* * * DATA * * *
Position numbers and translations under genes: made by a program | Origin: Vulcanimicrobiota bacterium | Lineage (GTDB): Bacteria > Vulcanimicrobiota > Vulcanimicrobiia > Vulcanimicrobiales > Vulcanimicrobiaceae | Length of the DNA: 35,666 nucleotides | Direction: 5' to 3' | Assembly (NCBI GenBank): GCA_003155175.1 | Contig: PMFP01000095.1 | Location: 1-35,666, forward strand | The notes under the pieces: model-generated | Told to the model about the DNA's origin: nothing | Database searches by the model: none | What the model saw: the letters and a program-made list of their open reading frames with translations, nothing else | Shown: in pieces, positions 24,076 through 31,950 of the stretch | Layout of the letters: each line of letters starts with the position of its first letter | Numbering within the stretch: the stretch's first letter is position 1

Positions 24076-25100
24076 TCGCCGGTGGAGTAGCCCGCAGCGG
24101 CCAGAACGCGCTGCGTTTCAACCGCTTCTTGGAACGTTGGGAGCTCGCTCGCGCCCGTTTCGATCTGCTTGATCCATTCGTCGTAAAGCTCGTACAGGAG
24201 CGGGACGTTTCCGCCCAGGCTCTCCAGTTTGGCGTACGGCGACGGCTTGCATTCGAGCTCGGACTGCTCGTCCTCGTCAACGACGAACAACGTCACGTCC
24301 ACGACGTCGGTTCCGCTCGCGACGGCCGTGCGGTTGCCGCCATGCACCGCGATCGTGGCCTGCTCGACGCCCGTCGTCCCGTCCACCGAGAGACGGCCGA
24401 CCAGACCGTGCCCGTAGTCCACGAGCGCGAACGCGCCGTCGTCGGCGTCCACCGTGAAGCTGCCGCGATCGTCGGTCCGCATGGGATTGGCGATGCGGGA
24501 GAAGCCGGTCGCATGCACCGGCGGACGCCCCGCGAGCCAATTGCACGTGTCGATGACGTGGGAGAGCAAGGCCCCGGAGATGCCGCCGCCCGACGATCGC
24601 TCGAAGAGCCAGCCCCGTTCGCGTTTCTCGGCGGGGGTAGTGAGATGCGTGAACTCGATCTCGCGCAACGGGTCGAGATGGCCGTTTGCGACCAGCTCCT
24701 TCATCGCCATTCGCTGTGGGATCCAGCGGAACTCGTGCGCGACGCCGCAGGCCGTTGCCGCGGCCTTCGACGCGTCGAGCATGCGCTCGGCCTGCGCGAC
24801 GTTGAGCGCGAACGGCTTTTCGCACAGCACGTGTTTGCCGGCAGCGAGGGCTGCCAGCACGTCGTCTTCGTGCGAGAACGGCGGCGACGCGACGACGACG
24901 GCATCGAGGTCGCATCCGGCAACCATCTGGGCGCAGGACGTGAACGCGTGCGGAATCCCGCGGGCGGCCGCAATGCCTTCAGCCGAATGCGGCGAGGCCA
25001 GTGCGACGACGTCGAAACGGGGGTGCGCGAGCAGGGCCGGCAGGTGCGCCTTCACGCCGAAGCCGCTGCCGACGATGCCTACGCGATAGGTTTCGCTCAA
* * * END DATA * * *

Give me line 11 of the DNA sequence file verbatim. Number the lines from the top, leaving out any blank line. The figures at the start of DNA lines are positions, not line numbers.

24801 GTTGAGCGCGAACGGCTTTTCGCACAGCACGTGTTTGCCGGCAGCGAGGGCTGCCAGCACGTCGTCTTCGTGCGAGAACGGCGGCGACGCGACGACGACG